According to trade union leaders and analysts, the ongoing government in-house purge apparently led by Magufuli himself has already created an atmosphere of uncertainty among public office-bearers and within the civil service, and the growing fear is that this could in turn affect overall job efficiency.
The uncertainty appears to have been compounded by Sunday’s abrupt removal of Chief Secretary Ombeni Sefue with immediate effect, barely two months after confirming him to the key presidential aide position which also includes heading the civil service and acting as secretary to the cabinet.
Yesterday - less than 24 hours after that surprise announcement - the president swore-in John Kijazi (Tanzania's former ambassador to India) as Sefue's replacement.
According to State House, the outgoing CS will now be assigned other government duties, although it has still not been officially clarified why he was effectively elbowed out of Magufuli's inner circle.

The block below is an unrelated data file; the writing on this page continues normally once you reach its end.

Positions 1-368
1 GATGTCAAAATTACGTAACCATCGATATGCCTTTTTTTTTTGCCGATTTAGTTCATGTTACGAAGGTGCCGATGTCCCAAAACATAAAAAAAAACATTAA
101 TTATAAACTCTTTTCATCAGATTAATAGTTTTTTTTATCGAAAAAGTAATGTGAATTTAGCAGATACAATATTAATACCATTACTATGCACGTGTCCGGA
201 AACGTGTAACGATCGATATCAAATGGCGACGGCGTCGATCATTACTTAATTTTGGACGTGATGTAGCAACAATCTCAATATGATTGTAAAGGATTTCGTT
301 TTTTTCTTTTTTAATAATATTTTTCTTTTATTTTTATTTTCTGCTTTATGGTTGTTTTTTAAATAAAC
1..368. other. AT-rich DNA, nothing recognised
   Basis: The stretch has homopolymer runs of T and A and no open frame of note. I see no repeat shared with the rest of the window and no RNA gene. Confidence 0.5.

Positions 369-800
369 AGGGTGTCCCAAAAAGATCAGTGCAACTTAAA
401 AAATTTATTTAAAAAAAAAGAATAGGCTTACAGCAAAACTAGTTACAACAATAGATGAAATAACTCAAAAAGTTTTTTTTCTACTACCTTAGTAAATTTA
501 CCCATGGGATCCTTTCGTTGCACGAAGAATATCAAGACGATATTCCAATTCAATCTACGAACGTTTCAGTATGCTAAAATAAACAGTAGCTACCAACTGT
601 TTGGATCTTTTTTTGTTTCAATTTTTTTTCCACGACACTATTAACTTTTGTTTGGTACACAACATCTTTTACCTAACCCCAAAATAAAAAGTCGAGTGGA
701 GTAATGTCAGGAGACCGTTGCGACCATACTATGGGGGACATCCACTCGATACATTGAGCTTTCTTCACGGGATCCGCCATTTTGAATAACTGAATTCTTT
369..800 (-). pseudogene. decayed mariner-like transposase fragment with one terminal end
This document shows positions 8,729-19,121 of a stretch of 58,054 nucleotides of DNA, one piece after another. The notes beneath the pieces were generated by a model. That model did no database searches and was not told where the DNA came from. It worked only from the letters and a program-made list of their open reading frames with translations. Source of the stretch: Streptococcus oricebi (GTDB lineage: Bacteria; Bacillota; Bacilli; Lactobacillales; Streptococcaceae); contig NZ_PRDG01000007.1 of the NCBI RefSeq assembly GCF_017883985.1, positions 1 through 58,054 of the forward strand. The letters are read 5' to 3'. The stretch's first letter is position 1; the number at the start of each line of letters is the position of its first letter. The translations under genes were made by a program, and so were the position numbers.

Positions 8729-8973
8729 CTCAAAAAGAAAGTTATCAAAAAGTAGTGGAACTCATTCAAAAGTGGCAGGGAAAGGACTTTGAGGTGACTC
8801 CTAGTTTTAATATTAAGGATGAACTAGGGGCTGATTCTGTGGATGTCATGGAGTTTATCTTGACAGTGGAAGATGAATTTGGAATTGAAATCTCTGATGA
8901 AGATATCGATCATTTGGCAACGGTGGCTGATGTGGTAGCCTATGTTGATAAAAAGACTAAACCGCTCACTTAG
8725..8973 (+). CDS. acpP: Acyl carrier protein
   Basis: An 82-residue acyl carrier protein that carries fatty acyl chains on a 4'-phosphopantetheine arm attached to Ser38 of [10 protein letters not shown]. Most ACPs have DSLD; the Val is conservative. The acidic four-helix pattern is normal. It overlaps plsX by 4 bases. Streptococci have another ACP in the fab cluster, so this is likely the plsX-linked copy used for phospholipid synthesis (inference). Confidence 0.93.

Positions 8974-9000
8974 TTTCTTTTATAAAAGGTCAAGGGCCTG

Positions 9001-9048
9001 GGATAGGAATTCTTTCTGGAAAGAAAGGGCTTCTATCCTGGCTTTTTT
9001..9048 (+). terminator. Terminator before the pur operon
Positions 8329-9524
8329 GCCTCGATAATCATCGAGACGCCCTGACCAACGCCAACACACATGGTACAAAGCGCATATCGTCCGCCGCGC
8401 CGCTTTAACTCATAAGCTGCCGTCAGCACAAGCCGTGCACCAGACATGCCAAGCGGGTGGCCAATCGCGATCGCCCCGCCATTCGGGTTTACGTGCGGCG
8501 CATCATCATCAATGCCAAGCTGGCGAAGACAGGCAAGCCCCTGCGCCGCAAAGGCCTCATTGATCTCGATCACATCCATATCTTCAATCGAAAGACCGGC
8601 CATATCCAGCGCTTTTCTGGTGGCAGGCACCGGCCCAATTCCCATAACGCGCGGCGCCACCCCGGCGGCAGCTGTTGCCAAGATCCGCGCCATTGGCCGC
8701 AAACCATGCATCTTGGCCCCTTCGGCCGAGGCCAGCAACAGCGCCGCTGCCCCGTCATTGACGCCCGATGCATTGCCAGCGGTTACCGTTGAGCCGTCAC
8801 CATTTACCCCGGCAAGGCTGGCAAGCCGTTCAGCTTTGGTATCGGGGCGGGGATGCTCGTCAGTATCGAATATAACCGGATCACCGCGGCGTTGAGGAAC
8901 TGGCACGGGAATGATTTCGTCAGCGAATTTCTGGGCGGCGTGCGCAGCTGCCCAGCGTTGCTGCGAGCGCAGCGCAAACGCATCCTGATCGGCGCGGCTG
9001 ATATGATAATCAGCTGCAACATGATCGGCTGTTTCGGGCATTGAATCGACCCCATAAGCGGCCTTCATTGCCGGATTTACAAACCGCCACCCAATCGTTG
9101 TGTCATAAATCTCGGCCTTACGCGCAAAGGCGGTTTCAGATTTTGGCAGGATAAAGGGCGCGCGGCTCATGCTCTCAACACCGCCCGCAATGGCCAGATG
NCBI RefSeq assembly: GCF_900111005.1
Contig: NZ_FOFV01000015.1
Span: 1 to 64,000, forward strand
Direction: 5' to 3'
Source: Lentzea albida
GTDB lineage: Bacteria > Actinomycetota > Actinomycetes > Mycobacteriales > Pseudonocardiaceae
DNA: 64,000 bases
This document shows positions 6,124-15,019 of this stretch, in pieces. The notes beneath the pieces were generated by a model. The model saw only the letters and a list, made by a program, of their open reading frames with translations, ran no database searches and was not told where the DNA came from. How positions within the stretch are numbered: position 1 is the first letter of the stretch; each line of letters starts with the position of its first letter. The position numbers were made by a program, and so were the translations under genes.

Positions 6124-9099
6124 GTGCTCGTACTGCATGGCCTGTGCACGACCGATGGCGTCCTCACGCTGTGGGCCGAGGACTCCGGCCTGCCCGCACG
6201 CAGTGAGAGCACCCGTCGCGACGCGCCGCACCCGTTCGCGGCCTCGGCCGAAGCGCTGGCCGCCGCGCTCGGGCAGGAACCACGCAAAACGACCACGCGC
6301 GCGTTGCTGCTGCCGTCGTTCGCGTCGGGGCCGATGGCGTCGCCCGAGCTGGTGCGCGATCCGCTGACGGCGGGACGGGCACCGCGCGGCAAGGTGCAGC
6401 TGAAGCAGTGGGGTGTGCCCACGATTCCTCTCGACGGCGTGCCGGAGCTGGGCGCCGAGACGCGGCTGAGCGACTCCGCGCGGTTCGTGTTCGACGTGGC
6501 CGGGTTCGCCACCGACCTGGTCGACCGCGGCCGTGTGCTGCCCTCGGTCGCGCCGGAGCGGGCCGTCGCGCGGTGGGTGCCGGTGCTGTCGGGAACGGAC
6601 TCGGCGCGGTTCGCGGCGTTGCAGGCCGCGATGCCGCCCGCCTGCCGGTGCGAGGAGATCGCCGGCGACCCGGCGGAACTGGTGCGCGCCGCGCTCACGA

Previously Sefue - who was photographed at State House yesterday wearing a deadpan expression on his face as he witnessed the swearing-in of his successor as chief secretary and later posed for ceremonial group photos with the country’s top government hierarchy - was seen as the de facto spokesman and chief policy articulator of Magufuli’s presidency.
During the course of a whirlwind first four months in office, Magufuli has so far purged a good number of senior figures from his government, with the need to clear the path for proper investigations into allegations of corruption - or just to improve efficiency – almost always cited as the main driving factor.
Top public officials who have already faced the axe in this manner include the former commissioner general of the Tanzania Revenue Authority (TRA), Rished Bade; the former director general of the Prevention and Combating of Corruption Bureau (PCCB), Dr Edward Hoseah; and the ex-Tanzania Ports Authority (TPA) chief, Awadh Massawe.